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I started this blog because I wanted to talk about sex. I had no idea I’d soon be single and that sex would be the farthest thing from my mind. Or, that I’d be getting so naked with myself, literally and figuratively, than I’ve ever been in a sexual relationship. And at the risk of sounding like a yogic hippie, which I suppose I am, the getting naked has been possible because of meditation, safe spaces, a funky new brand of yoga and a life changing book.

This is the incidental story of how my intuition led me to uncover an infection that’s been going on for months, without my really being aware of it.

On Sunday, I decided to take therapy into my own hands, and in 9 emphatic pages, I unleashed my fury and pain toward my Ex.

Then, I burned it.

Along with pictures, cards, ‘love’ coupons, and a shirt that just would not die.

Then, I needed a mood brightener, so I danced the dance of the gods and followed up with some yoga nidra and crazy intense breathing. It had been a long time since I’d experienced the buzz of serious meditation, and damn, it was nice.

Because my massage therapist swears by the cleansing power of apple cider vinegar baths, I indulged for probably the 3rd time this week. My whole plan was to let out the emotions over my once-lover, then wash it all away and be done with it. Once the thrill of the warm water wore off and my mind started to wander, I decided to use a meditation from Wild Feminine.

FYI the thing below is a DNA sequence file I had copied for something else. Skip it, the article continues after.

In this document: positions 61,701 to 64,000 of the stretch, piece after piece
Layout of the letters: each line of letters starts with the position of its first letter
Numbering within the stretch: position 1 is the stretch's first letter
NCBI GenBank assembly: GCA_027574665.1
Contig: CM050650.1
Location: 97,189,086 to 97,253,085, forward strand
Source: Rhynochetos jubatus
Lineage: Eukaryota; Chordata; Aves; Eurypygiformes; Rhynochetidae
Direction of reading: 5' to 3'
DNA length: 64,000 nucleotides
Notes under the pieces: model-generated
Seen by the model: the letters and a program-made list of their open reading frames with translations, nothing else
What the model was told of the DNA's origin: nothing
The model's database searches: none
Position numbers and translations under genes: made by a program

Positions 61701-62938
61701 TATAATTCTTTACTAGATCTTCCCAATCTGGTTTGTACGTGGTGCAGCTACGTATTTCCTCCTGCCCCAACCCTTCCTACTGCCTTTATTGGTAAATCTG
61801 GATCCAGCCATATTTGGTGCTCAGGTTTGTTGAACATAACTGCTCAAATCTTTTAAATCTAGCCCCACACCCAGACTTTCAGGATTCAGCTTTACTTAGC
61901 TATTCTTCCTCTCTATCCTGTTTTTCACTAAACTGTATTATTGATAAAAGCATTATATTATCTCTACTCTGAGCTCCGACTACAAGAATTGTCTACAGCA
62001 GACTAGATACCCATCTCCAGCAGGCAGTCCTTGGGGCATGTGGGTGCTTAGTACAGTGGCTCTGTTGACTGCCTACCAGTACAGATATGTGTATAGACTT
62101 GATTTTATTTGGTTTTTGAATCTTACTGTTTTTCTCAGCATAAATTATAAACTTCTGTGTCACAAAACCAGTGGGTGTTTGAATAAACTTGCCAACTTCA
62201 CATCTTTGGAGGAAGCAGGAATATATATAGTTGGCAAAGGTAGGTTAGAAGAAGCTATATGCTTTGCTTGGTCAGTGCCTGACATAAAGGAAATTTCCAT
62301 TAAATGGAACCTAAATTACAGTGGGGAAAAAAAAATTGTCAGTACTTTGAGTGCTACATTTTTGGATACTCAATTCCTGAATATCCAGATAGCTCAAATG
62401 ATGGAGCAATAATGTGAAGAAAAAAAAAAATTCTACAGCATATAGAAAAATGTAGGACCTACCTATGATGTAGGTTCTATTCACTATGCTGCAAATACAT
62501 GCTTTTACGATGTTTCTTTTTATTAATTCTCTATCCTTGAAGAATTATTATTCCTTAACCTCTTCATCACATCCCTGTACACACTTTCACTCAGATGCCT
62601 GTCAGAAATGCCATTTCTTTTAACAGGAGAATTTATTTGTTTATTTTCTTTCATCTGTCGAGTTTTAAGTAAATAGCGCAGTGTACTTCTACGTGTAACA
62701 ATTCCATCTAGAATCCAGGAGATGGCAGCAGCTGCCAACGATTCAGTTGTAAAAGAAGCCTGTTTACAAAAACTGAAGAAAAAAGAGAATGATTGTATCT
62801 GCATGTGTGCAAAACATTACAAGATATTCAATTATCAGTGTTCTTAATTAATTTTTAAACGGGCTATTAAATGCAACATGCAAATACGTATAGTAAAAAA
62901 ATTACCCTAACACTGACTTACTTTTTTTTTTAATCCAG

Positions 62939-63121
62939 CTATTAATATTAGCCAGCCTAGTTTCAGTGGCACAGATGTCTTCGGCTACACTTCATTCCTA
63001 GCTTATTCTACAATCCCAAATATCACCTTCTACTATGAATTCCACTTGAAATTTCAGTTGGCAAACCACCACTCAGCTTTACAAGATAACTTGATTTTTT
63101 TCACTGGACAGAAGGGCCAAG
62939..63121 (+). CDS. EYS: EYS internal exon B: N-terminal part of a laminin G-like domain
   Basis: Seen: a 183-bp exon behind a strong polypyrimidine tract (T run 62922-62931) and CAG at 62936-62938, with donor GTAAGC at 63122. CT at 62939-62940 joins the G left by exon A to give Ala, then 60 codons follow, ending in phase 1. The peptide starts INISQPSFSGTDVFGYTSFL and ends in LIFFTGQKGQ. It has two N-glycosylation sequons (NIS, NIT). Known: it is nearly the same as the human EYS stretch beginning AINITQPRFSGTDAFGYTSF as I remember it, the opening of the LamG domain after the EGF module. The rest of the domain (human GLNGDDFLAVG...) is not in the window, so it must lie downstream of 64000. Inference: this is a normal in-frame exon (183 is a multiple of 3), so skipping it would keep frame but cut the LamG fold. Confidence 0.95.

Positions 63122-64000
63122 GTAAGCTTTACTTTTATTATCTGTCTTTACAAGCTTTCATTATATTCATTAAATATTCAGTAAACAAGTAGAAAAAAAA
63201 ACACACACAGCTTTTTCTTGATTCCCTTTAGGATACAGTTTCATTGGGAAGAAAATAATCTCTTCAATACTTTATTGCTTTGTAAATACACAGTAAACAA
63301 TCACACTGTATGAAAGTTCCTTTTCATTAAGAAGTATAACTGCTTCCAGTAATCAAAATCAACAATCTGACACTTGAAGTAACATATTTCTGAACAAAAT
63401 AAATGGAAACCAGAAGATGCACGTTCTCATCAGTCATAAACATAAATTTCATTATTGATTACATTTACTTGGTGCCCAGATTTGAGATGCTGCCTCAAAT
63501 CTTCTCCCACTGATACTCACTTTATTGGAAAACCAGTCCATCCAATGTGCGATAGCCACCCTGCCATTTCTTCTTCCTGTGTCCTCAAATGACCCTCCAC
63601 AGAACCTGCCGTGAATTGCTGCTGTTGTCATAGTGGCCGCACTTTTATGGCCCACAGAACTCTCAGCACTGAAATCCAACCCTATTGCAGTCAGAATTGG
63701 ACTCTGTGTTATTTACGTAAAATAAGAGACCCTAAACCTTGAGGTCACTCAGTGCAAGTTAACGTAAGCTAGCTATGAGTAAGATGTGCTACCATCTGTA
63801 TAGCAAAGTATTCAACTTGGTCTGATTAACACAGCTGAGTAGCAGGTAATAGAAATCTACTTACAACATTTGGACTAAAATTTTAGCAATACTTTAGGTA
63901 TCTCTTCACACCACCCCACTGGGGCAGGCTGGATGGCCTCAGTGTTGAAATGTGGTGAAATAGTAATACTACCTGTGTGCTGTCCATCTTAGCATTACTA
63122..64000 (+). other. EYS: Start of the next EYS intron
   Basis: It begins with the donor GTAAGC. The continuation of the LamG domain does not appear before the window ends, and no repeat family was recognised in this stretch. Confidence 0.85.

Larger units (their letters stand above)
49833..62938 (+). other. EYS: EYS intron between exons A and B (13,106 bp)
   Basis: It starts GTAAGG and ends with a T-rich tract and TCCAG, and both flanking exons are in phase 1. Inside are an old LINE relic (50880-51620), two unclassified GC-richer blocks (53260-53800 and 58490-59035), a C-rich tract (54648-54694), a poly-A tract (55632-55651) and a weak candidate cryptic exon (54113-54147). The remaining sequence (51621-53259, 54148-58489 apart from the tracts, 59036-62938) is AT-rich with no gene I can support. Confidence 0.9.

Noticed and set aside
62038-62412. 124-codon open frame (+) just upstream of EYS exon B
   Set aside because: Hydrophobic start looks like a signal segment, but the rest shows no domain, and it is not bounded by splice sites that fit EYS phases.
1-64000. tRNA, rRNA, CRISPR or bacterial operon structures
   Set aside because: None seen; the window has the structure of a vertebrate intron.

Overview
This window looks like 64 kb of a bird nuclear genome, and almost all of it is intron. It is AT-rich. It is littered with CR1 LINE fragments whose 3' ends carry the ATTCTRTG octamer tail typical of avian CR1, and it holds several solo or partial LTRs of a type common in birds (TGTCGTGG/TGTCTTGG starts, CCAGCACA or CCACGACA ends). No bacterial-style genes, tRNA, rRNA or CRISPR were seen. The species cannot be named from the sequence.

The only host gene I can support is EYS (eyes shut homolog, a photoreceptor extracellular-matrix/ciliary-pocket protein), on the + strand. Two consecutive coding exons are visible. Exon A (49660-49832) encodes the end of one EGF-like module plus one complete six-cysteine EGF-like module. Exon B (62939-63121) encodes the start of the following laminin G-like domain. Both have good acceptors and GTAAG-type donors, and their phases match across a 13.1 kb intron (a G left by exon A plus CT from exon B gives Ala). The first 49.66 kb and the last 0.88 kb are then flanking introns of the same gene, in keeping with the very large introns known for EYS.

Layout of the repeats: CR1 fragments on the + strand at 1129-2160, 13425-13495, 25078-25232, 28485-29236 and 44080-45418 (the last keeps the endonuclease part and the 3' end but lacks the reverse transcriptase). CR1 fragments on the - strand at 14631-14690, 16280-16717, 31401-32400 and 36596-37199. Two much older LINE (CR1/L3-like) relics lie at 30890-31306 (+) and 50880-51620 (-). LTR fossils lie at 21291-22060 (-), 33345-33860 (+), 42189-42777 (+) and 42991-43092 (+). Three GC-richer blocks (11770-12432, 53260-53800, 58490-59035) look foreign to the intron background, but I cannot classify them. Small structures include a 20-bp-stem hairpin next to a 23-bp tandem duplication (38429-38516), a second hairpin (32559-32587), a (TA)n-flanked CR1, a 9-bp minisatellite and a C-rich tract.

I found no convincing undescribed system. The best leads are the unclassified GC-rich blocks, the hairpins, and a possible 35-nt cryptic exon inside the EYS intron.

And this is when the pain became tangible.

I think you’d need to read Wild Feminine to understand what I mean, but I used a pelvic bowl clearing exercise, and I uncovered a lot of tension in the front quadrant of my root. As in, I felt overwhelmed with crazy sad emotion, and I wanted to cry and be hugged and yet I just needed myself, all at once. And I wanted my book so badly to read over certain parts and understand more about this area of pain, and yet all I could really do was breathe. And just feel the tension, and breathe, and breathe, and ride it out. To let go of the emotion and find calm again, even though when I’m in that moment, it’s hard not to wonder if I’ll ever see calm again.

I had this urge to dunk my head under the water, and I know I have sensitive ears, but I decided I was going listen to my intuition. So I dunked, twice, and nothing alarming happened. Then for good measure, I showered off after my bath, to make sure all the bullshit went down the drain.

And, let’s be honest: so I wouldn’t smell like apple cider vinegar.

The rest of the night, I felt like I had water in my ears. Watching TV was painful because everything sounded so fucking loud. So I kept laying on my right side, thinking I needed to let the water drain out.

It didn’t get better.

I slept on my right side, woke up, and again, no change.

Actually, it was worse.

I remembered using alcohol to get water out of my ears from swimming when I was younger, so I grabbed some en route to work.

Then, the lovely google people confessed that alcohol: not the best idea for your ears. And I started to realize that the water wasn’t sloshing around, like a normal swimmer sort of feeling . . . it felt much deeper. As in, the shit’s not going to come out.


It’s at this point that I started to question my intuition.

Dammit, I KNOW I have sensitive ears, yet there I go, just obeying the little voice. Well, fuck that, I’ll just shower next time. No dunking for me. Etc.

By the time I saw my doctor, I found out that I have a hardcore ear infection that has nothing to do with bath water.